Over the last 6 weeks, we’ve been working with Historic England to ask for your experiences from up and down the country of supporting the historic places and heritage that matter to you. We’ve had an amazing and generous response, we heard about not only the huge breadth of activity that goes into celebrating and protecting our everyday heritage but what inspires you to get involved and helps you to stick at it.
We’ve heard about the post boxes you lovingly polish; the buildings you restore, the research you undertake, the celebrations you host, the groups you form, the art you create, the overall passion you impart and much more besides.
We’re doing this work because we believe in the benefit that the historic environment can bring, but more than that because we believe that this benefit will grow exponentially the more people we have adding their perspectives, energy and ideas to shaping and championing the places and traditions that make up our ever-evolving sense of heritage.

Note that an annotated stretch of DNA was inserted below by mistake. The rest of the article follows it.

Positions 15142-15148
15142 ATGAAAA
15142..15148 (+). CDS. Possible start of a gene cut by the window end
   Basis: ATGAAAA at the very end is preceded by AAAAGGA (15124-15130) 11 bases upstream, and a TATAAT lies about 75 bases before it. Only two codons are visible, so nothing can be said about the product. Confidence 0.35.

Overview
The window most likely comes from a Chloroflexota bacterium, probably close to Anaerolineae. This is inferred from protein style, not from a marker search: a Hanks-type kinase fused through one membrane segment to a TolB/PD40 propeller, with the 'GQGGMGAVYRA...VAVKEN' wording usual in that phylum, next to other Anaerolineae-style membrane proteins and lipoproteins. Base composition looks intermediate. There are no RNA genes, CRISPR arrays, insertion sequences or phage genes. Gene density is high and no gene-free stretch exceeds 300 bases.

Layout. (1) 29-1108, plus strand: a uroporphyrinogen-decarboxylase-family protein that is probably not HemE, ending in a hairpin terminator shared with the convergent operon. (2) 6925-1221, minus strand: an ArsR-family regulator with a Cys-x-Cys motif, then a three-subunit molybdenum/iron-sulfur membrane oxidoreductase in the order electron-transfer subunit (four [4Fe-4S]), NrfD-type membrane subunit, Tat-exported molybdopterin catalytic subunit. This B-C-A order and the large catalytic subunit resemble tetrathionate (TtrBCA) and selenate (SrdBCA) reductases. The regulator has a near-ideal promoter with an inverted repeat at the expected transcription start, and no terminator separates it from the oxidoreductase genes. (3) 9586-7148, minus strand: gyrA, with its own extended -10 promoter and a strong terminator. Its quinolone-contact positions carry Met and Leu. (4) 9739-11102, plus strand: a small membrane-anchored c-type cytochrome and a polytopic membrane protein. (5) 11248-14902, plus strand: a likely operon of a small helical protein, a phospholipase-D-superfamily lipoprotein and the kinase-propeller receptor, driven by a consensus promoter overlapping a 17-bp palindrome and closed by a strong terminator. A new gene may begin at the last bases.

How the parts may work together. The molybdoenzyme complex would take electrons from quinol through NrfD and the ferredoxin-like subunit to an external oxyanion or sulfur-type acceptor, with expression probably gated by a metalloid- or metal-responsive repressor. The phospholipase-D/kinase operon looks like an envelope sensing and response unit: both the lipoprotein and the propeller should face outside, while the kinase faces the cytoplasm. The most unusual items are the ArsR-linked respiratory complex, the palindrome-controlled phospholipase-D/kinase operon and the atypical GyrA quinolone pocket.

At the heart of this work is the question:
How can we work together with more, and more diverse, people so that more action is taken to support the historic environment?
Every story you’ve submitted has helped build a growing picture of what’s important to being able to take action in support of the historic environment. In addition to reading your stories, we brought together people with a range of experiences to delve deeper into what enables us to get involved, helping us understand the common threads that run through different experiences.